However, the political rhetoric whitewashes several stark realities in the medical college scenario in the state. A Twitter user highlighted the ramifications and the implications behind the ban NEET rhetoric. Currently, there are 50 medical colleges in Tamil Nadu, of which 24 are private medical colleges. Of these, 14 were established during the DMK period! In addition, private medical colleges contribute 3900 seats in the 7500 medical seats in Tamil Nadu.
Before the introduction of NEET, a private medical college in Tamil Nadu had to allocate 15 percent of its seats to the All India Quota (AIQ). Of the remaining 85 percent, 42.5 percent of seats were reserved for candidates selected by the state based on their merit. The other 42.5 percent was treated as management quota and seats were allotted based on performance in the test conducted by the respective colleges.
However, the tests were shaky in terms of their credibility and thus were a mere eye wash. For instance, 63 percent of seats in a private medical college that offered 150 seats, were filled up based on capitation fee as high as Rs 1 crore for every seat! However, after the Supreme Court NEET mandate, 15 percent of seats in private medical colleges in the state are being filled on the basis of the AIQ and the remaining 85 percent on the basis of NEET scores and the 69 percent reservation formula in the state!
The reality of the revised arithmetic has enormous implications in the demonisation and politicisation of NEET in the state. It is also interesting to note that while most states have revised the state syllabus to align as closely as possible with the NEET curriculum, the state syllabus for Class 12 followed in Tamil Nadu does not reflect any such revision.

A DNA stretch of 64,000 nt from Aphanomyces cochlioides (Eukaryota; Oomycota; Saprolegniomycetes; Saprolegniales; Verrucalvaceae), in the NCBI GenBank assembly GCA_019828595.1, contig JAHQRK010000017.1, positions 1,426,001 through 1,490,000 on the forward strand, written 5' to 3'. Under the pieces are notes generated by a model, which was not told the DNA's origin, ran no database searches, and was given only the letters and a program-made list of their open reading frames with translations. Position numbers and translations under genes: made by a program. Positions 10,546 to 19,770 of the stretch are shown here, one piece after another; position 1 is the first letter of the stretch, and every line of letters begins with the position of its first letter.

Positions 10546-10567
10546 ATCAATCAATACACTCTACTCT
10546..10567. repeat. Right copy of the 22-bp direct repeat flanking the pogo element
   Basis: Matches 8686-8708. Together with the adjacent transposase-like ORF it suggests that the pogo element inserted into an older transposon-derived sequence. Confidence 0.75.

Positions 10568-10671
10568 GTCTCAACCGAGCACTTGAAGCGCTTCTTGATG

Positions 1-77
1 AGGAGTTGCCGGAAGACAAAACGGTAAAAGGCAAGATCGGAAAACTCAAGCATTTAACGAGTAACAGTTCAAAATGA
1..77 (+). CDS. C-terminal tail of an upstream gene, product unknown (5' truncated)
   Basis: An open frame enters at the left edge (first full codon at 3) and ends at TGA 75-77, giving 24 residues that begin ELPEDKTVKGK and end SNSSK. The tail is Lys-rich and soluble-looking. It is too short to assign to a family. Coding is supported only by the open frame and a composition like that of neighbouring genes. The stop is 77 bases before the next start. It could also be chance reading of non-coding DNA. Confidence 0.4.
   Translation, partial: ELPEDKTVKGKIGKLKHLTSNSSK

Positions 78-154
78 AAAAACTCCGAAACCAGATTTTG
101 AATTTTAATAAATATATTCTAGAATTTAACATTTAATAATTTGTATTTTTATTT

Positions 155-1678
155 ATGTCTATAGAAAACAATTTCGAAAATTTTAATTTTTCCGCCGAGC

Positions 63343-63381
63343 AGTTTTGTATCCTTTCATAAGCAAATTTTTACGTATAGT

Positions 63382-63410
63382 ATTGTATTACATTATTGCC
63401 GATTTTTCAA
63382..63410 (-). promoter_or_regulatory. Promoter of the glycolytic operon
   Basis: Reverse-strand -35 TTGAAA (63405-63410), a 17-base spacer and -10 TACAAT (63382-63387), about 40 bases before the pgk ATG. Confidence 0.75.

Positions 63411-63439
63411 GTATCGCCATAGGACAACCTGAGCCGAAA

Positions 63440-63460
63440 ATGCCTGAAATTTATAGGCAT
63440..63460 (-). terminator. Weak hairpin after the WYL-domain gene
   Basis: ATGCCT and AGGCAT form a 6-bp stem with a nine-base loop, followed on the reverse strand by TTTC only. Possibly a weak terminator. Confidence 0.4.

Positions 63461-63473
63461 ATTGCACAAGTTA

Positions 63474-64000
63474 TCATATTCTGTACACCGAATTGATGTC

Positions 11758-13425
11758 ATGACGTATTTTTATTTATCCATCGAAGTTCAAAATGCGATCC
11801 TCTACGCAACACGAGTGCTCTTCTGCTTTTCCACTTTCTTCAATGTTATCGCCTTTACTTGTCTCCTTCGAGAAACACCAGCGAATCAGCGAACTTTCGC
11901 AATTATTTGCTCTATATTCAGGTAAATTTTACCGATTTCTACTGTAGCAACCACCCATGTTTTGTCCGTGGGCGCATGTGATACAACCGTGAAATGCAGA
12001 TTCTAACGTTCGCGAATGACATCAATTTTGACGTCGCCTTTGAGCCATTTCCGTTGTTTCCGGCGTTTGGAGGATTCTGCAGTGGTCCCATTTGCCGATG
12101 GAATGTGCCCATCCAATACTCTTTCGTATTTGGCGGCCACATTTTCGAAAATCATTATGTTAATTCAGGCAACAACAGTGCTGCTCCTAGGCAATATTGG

In addition to political parties, celebrities have also jumped into the ban NEET bandwagon. For instance, well known Kollywood actor Surya, whose Agaram Foundation, supports the education of rural children from socio economically disadvantaged communities in the state, lashed out against NEET in the wake of the student suicides. He branded it as a “manuneethi” (justice based on Manu’s laws) exam that excludes and disadvantages the medical college aspirations of students from marginalised communities.
Nevertheless, despite the political brouhaha over NEET in the state, the stark reality is that student suicides in the country have seen a dramatic increase in the last three years. There are several risk factors such as academic stress, peer pressure, unemployment, family problems and relationship issues that propel students to take this extreme step. According to data from the Ministry of Human Resource Development, Maharashtra accounted for the maximum number of student suicides in the country (4235) from 2016-2018, followed by Tamil Nadu (2744).
S. Gurumurthy, political analyst and commentator is unequivocal about the fake narrative over the NEET suicides in the state that is driven by hidden political agenda. “Suicide because of exams and exam results is a common problem. It is unfortunate that the campaign and debate are going on as if suicide in Tamil Nadu started only because of NEET. NEET kills only a few. Other exams kill hundreds. Why not ban all exams?” he asks.
The media went ballistic about highlighting the suicides of the four NEET aspirants in Tamil Nadu. Painful details of the methods used by the students to end their lives, the contents of their communication to their parents and videos of their farewell messages were splashed in the media. The insensitivity, sensationalism and lack of responsible reporting was as distressing as the tragedy.